1.Tell us a little bit about yourself. I’m originally from Eritrea, but I spent the majority of my life in Germany. I grew up in an area which was primarily populated by immigrants from Europe and Africa. After graduating with a bachelor’s degree in German Studies, I worked for the U.S. Army at the public affairs office as a host nation liaison. I came to the United States with my family about four years ago and took about one year to settle in before I started working on my master’s in Applied Physical Sciences from Georgia Southern University. My husband is an active duty soldier in the Army, so I JUST graduated before we got orders to Fort Bragg. Now I’m in a graduate program in German Studies at Duke University. In my (little bit of) free time I enjoy cooking, martial arts, running and reading. The things I value the most in life are my family, meaningful friendships and traveling whenever possible.
2. Who was your favorite teacher in school and how did he or she impact you? I never had a favorite teacher in school. But I had a teacher that did impact me greatly. It was my German teacher in high school who told me that I would never be able to make it to college. We were a poor working-class family and people in our area usually chose to do an apprenticeship (very common in Germany) and then get a job to support their families. I don’t think that she meant any harm, but I was hurt. I truly believe that she thought she was doing me a favor by sharing her reality, her experience with most immigrants who went to that school. It taught me to choose my words wisely and to never assume that my reality corresponds with anyone else’s.
3. When did you first decide you wanted to become a doctor and why? Until our move to the U.S., I did not think that I would ever actually pursue medicine as a career. It was my research experience at Georgia Southern, followed by volunteering and shadowing that convinced me that this was the right career for me.
4. What area of medicine are you interested in? So far, I’m primarily interested in pediatrics. I imagine for it to be challenging and yet fulfilling to advocate for children when they are most vulnerable.
5. What’s the coolest experience you’ve had so far on your premedical journey? The coolest experience I’ve had so far was MED, a medical development program at UNC. This was the first time I have spent this much time with like-minded people. It felt great to be immersed in the medical environment for almost 9 weeks. I met new people that I consider to be my friends even after the program. I recommend this adventure to anyone who is thinking about going into medicine. I got to know my strengths and weaknesses, and I have learned so much new information about myself. Everyone who is part of the program has your best interest at heart and will go above and beyond to help you to get where you want to be as a person and as a professional.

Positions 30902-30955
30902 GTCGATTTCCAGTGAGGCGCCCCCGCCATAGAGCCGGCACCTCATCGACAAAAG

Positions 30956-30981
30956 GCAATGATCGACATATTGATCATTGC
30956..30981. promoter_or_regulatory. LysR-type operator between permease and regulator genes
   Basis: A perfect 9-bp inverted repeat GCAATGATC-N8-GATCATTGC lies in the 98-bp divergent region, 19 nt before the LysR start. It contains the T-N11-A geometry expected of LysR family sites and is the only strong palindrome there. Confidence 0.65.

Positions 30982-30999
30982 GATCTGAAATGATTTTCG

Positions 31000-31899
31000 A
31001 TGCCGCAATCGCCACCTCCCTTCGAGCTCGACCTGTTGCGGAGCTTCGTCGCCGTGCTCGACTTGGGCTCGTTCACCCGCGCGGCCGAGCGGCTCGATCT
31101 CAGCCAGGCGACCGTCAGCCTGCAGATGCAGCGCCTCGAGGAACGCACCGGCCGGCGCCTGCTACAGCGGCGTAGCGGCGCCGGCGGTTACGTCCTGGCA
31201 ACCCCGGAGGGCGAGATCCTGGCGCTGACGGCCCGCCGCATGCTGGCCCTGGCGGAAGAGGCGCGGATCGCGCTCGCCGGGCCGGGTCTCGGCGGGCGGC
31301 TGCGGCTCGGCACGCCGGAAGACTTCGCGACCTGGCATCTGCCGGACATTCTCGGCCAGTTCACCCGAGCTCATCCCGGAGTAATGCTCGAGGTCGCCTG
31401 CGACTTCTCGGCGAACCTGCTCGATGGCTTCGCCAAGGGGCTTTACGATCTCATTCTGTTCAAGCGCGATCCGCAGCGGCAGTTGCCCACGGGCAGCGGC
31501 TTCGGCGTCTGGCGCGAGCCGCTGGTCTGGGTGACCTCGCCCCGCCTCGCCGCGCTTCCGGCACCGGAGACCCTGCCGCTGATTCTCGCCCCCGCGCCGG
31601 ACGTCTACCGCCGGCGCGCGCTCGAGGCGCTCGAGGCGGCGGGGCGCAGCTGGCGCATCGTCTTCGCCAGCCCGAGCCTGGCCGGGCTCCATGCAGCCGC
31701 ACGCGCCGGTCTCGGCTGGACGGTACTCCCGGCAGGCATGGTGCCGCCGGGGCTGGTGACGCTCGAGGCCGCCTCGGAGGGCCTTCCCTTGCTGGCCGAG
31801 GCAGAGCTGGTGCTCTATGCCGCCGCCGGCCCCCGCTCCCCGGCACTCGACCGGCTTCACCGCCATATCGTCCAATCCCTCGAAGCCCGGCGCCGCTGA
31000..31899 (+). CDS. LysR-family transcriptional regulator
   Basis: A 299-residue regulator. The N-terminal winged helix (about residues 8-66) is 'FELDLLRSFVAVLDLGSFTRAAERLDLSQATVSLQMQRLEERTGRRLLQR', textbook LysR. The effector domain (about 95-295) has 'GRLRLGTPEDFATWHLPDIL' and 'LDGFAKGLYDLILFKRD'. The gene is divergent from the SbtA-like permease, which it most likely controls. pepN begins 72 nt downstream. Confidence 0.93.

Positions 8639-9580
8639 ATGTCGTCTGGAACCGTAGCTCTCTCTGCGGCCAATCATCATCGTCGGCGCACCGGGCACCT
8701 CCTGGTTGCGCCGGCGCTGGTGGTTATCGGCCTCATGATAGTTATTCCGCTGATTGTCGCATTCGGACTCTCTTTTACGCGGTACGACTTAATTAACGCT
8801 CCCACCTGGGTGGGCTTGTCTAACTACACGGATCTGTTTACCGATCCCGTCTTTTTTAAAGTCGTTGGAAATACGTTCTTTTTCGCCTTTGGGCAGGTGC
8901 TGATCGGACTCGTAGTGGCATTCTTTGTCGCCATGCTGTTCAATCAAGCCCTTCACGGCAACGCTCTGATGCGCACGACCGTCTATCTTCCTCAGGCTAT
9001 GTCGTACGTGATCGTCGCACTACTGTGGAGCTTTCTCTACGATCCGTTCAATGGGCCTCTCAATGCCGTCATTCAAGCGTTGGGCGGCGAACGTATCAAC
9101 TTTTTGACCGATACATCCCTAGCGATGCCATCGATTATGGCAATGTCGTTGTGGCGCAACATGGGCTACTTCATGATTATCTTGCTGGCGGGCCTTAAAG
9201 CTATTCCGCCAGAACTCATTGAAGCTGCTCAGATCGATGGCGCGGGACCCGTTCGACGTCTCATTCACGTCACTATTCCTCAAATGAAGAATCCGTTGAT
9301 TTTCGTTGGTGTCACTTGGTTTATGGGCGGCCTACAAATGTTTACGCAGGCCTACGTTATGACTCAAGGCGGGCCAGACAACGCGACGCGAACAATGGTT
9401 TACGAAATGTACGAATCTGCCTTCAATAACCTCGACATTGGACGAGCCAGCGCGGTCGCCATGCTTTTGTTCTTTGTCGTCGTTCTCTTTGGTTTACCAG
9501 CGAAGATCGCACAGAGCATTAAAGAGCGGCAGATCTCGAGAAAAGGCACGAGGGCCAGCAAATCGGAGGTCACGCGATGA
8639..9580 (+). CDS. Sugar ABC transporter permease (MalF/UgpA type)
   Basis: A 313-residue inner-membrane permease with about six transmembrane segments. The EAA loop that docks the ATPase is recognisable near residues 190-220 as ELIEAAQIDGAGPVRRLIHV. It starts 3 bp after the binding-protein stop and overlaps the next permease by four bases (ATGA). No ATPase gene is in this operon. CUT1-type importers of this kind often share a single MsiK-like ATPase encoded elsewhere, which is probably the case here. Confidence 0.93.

6. What is your favorite book? I don’t really have favorite things in general. But one of the more recent books I truly enjoyed reading was Paul Kalanithi’s When Breath Becomes Air and Ludwig Tieck’s Der blonde Eckbert.
7. Tell us one thing interesting about you that most people don’t know. I have been working on a draft for my own book for quite some time. Until today, no one but my husband knew about it.
8. If you couldn’t be a doctor, what would you want to do? I definitely want to spend my life serving others. If I could not be a doctor, I would probably pursue a career in social justice.
9. What has been your biggest obstacle as a premed and how did you (or are you) overcome it? I think that finding a balance between family life, pre-med life, graduate school and my job as a teacher has been the biggest obstacle for me. I have come a long way and I do not believe that it would have been possible without the support of my loving family, our friends and above all- God.
10. What do you like most about PreMed STAR? The road to medical school is long and bumpy for everyone. PreMed Star is a unique resource for pre-meds from all over the country to connect with each other, share experiences and provide support.
First PreMed of the Week Feature on 9/19/2017.
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